House Passes Bipartisan Bill to Strengthen Workplace Protections for Nursing Mothers
PUMP Act would ensure nursing mothers have the time and privacy they need to pump at work
WASHINGTON – Today, the House passed bipartisan legislation that would strengthen and expand workplace protections for nursing mothers. The Providing Urgent Maternal Protections (PUMP) for Nursing Mothers Act requires employers to provide nursing workers the break time and privacy they need to pump at work to keep themselves and their infants healthy.
The bill extends nursing mother protections to the nearly 9 million workers – including farmworkers, teachers, and transportation workers – who are currently excluded under current law. It also gives workers the tools to hold employers accountable when their rights are violated.
The PUMP for Nursing Mothers Act was introduced by Rep. Carolyn Maloney (D-NY), Rep. Jaime Herrera Beutler (R-WA), Rep. Lucille Roybal-Allard (D-CA), Rep. Alma Adams (D-NC), and Rep. Lauren Underwood (D-IL). It is supported by workers, advocates, civil rights and public health groups, and the U.S. Chamber of Commerce.
“Nursing mother protections are necessary for workers to balance their jobs, their health, and the health of their babies. This is particularly important now as parents, particularly mothers, attempt to re-enter the workforce after millions of workers were forced to leave their jobs during the pandemic,” said Chairman Robert C. “Bobby” Scott. “The bipartisan, bicameral PUMP for Nursing Mothers Act would strengthen existing law, improve the lives of nursing workers across the country, and help our economy get back on its feet.”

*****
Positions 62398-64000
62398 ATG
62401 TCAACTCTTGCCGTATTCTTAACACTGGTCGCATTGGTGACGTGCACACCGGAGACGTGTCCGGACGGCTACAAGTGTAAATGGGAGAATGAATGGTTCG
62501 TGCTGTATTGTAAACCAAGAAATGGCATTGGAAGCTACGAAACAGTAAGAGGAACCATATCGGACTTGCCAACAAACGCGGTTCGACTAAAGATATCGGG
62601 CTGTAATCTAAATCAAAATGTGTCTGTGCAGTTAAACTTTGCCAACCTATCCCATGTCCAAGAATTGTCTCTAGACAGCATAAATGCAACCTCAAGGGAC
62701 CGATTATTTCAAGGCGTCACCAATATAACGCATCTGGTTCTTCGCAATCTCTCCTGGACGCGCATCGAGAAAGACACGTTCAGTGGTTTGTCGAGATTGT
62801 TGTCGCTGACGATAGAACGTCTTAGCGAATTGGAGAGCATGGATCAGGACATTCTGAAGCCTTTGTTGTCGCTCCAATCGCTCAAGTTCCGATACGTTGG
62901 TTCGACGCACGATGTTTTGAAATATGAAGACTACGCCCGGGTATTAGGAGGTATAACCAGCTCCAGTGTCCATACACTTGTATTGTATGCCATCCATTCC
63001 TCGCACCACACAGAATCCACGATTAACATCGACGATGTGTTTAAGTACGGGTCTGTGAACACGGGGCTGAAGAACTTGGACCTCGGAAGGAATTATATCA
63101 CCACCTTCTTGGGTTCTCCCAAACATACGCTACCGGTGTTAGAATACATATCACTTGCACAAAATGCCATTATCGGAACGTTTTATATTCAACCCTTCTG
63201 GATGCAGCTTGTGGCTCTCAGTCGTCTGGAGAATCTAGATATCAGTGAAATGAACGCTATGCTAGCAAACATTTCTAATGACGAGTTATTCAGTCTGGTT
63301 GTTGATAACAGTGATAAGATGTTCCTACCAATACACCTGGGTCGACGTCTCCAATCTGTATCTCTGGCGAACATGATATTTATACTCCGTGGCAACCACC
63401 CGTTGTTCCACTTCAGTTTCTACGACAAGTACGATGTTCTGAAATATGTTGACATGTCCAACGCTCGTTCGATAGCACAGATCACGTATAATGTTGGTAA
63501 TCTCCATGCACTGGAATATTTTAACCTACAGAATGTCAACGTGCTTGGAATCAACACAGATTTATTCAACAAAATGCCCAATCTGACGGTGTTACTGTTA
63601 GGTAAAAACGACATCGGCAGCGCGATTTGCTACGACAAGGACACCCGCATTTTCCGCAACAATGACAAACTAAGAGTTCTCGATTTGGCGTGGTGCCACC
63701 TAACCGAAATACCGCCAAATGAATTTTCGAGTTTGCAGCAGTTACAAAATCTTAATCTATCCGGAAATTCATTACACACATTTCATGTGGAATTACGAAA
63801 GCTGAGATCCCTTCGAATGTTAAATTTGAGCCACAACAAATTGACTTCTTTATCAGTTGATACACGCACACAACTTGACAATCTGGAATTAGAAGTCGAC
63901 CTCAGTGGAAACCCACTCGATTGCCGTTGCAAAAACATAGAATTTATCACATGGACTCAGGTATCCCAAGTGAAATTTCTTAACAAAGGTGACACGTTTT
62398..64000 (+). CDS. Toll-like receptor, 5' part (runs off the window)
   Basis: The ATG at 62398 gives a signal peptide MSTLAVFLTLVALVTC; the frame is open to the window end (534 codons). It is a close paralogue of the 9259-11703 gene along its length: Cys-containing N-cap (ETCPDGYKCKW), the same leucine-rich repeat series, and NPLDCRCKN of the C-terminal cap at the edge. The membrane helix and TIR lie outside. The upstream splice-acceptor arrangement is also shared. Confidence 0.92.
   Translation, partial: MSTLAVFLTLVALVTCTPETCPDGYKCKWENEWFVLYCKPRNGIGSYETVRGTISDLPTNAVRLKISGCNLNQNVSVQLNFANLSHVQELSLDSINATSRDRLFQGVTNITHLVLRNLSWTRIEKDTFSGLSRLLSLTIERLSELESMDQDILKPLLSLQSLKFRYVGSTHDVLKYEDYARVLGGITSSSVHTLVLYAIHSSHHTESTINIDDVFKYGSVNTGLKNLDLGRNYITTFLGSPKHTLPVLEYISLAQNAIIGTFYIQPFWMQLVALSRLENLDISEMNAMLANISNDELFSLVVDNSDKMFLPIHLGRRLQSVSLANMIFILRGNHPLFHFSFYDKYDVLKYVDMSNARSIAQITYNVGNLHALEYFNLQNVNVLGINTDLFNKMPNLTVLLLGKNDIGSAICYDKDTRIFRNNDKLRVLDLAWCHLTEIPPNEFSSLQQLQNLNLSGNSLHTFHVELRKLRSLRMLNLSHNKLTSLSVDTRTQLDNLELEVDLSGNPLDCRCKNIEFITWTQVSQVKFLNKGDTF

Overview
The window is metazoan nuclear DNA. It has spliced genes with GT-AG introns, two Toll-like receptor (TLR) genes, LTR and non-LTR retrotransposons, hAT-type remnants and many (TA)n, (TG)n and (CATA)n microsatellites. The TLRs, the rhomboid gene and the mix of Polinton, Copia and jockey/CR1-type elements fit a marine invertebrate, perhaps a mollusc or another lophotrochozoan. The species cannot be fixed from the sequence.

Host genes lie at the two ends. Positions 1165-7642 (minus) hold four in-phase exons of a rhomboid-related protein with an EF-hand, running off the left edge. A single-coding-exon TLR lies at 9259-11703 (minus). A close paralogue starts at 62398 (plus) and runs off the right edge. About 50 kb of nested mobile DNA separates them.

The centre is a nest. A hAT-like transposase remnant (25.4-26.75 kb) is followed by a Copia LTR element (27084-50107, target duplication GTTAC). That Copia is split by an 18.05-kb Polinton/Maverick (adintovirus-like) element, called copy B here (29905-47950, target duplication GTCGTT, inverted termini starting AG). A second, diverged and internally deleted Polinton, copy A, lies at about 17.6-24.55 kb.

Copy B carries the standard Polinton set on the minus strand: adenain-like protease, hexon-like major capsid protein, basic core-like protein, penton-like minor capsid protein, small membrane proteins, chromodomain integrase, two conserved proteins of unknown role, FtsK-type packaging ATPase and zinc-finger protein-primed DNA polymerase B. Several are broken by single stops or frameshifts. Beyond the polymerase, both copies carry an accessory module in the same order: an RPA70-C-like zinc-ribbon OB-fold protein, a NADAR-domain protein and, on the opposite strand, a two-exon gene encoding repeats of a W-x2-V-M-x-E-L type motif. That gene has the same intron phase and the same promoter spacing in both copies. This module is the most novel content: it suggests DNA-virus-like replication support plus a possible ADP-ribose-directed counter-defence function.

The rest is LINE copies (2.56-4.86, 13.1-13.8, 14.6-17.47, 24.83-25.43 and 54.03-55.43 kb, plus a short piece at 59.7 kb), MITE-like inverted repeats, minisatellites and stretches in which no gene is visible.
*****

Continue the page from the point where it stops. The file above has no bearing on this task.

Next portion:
The key provisions of the PUMP Act:
- Extend break time and space protections to workers who are currently excluded from overtime protections, including agricultural workers, transportation workers, airline workers, and teachers;
- Ensure workers can recover appropriate forms of relief in court for violations, including reinstatement or back pay;
- Extend break time and space protections to workers up to two years after the employee gives birth or begins nursing a child;
- Ensure workers are covered by break time and space protections when they begin nursing a child, including an adopted child, or when they give birth, even if the infant is stillborn or the worker does not retain custody of the infant; and
- Clarify that if a worker is not completely relieved of duty during breaks, such break time is considered hours worked and thus compensable.
For a fact sheet on the bill, click here.
Democratic Press Office, 202-226-0853
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